‘Zombie Deer’ Disease Found In 17 Illinois Counties And 24 States Could Spread To Humans

ILLINOIS — Animals with a disease known as “zombie deer” have been reported in 17 Illinois counties, as well as 24 other states, according to the CDC.

As of January 2019, the illness, called chronic wasting disease (CWD), in free-ranging deer, elk and/or moose has been reported in at least 24 states in the continental United States, as well as two provinces in Canada. In addition, CWD has been reported in reindeer and moose in Norway and Finland, and a small number of imported cases have been reported in South Korea, the CDC says. The disease has also been found in farmed deer and elk.

Currently, there are no vaccines or treatments available for the disease, which scientists say spreads directly through animal-to-animal contact but also indirectly through contaminated drinking water or food.

Animals with the disease have a zombie-like stare and they become so gaunt that their rib cages become exposed.

Hunters should have all game tested before they consume any animals they kill.

While there have been no reported cases of CWD in people, Michael Osterholm, the director of the Center for Infectious Disease Research and Policy at the University of Minnesota, told lawmakers that the disease should be treated as a public health issue, claiming human cases of CWD will likely be “documented in the years ahead.”

CWD was first identified in captive deer in the late 1960s in Colorado and in wild deer in 1981. By the 1990s, it had been reported in surrounding areas in northern Colorado and southern Wyoming. Since 2000, the area known to be affected by CWD in free-ranging animals has increased to at least 24 states, including states in the Midwest, Southwest, and limited areas on the East Coast. It is possible that CWD may also occur in other states without strong animal surveillance systems, but that cases haven’t been detected yet. Once CWD is established in an area, the risk can remain for a long time in the environment. The affected areas are likely to continue to expand.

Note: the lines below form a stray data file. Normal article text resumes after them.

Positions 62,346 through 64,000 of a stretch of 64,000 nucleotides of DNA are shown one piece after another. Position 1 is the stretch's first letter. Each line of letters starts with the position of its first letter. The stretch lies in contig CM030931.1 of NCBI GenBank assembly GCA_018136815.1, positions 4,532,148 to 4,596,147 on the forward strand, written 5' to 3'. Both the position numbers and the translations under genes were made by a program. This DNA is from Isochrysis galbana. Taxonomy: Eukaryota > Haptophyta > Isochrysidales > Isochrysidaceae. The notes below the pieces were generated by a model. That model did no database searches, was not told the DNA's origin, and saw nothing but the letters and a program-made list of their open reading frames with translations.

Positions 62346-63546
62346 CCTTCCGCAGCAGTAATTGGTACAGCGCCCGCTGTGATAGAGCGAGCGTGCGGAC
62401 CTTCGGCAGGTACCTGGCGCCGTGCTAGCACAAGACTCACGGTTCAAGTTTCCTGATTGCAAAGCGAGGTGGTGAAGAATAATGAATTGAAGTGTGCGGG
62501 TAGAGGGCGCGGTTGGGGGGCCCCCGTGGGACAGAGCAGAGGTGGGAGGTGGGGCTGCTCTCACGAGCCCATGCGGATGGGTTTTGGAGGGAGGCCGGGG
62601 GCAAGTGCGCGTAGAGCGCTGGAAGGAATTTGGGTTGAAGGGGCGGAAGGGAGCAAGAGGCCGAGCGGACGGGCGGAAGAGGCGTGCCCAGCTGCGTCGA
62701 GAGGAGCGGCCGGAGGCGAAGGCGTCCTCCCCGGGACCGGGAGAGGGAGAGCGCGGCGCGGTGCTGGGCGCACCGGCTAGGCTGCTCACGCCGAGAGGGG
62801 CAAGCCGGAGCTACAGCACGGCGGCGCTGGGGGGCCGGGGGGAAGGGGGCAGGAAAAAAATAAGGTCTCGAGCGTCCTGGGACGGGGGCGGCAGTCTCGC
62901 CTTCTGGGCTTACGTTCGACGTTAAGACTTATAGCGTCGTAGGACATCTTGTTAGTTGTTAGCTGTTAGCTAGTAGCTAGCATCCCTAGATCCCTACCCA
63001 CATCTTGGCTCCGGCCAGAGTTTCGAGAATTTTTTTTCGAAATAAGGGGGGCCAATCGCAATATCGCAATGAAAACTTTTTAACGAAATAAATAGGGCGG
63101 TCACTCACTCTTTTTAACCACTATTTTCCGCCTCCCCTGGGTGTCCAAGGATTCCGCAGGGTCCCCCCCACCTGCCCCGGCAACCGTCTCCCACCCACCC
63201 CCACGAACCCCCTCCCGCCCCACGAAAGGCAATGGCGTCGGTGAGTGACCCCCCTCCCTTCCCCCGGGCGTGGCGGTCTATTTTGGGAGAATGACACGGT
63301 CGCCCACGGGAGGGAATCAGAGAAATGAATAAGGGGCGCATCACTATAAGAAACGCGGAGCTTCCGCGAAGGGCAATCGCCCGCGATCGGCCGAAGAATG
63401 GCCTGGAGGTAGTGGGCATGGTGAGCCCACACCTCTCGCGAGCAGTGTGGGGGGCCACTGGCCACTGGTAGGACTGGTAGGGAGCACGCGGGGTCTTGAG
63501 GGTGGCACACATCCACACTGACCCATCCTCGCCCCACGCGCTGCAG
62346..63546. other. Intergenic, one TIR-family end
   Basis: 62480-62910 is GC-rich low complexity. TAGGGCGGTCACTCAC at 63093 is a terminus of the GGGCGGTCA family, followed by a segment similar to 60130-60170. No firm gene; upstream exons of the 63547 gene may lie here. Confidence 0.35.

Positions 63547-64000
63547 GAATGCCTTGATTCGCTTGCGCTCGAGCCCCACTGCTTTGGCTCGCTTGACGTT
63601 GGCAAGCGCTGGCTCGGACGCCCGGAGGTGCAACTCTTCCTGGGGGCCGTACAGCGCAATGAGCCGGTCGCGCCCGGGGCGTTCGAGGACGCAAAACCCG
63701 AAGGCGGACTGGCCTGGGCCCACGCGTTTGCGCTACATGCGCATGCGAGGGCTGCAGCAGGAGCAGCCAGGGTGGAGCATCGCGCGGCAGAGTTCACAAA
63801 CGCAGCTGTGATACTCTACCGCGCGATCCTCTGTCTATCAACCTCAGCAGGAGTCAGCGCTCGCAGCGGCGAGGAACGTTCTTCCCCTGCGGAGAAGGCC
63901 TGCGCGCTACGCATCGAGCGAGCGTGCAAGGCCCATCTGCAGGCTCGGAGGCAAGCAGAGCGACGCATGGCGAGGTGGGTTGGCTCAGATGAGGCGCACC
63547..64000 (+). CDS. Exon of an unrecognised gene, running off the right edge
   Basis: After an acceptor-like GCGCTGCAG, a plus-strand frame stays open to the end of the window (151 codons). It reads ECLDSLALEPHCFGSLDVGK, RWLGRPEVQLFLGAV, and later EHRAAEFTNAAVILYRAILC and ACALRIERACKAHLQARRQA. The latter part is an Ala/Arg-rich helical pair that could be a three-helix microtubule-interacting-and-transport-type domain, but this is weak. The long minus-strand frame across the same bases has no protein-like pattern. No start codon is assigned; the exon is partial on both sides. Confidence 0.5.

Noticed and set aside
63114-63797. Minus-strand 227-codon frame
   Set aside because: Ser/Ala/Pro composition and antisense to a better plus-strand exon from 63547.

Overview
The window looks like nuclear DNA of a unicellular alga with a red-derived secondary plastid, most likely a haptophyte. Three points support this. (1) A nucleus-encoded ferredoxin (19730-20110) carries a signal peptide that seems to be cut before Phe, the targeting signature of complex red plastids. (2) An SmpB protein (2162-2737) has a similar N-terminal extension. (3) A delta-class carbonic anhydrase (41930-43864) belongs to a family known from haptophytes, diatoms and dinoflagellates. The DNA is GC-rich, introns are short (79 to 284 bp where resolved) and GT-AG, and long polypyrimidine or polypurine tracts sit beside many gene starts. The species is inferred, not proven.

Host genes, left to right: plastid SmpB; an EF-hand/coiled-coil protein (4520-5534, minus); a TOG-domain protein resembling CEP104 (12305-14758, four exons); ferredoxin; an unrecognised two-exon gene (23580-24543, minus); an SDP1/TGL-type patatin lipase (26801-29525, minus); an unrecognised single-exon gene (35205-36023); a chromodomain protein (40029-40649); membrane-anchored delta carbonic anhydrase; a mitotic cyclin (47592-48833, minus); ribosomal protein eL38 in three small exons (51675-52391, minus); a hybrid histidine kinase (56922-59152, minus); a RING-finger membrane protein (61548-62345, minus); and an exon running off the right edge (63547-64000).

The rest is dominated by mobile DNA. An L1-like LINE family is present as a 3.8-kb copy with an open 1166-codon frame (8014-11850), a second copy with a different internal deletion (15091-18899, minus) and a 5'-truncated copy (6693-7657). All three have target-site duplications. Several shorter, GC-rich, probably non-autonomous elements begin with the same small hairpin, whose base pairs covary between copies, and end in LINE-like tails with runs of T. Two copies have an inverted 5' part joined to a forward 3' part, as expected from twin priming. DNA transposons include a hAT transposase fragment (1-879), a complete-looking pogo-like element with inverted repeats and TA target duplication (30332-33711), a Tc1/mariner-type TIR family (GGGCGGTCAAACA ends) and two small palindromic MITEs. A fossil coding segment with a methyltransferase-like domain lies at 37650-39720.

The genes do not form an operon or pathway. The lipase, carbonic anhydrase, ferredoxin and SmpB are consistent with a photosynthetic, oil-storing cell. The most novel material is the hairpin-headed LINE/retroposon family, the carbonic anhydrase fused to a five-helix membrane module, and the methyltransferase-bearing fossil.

Osterholm said it is possible the number of human cases will be substantial.

“It is probable that human cases of CWD associated with the consumption of contaminated meat will be documented in the years ahead. It is possible that number of human cases will be substantial and will not be isolated events,” he said, in part, according to the Twin Cities Pioneer Press.

If the disease could spread to people, it would most likely be through eating of infected deer and elk, the CDC says.

Nationwide, the overall occurrence of CWD in free-ranging deer and elk is relatively low. However, in several locations where the disease is established, infection rates may exceed 10 percent (1 in 10), and localized infection rates of more than 25 percent (1 in 4) have been reported. The infection rates among some captive deer can be much higher, with a rate of 79% (nearly 4 in 5) reported from at least one captive herd.

As of January 2019, there were 251 counties in 24 states with reported CWD in free-ranging cervids. This map is based on the best-available information from multiple sources, including state wildlife agencies and the United States Geological Survey (USGS).
As of January 2019, there were 251 counties in 24 states with reported CWD in free-ranging cervids. This map is based on the best-available information from multiple sources, including state wildlife agencies and the United States Geological Survey (USGS).

The “zombie deer” were reported in the following Illinois counties: Boone, Carroll, Dekalb, DuPage, Grundy, Jo Daviess, Kane, Kankakee, Kendall, Lake, LaSalle, Livingston, McHenry, Ogle, Stephenson, Will and Winnebago.

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https://www.cdc.gov/prions/cwd/occurrence.html

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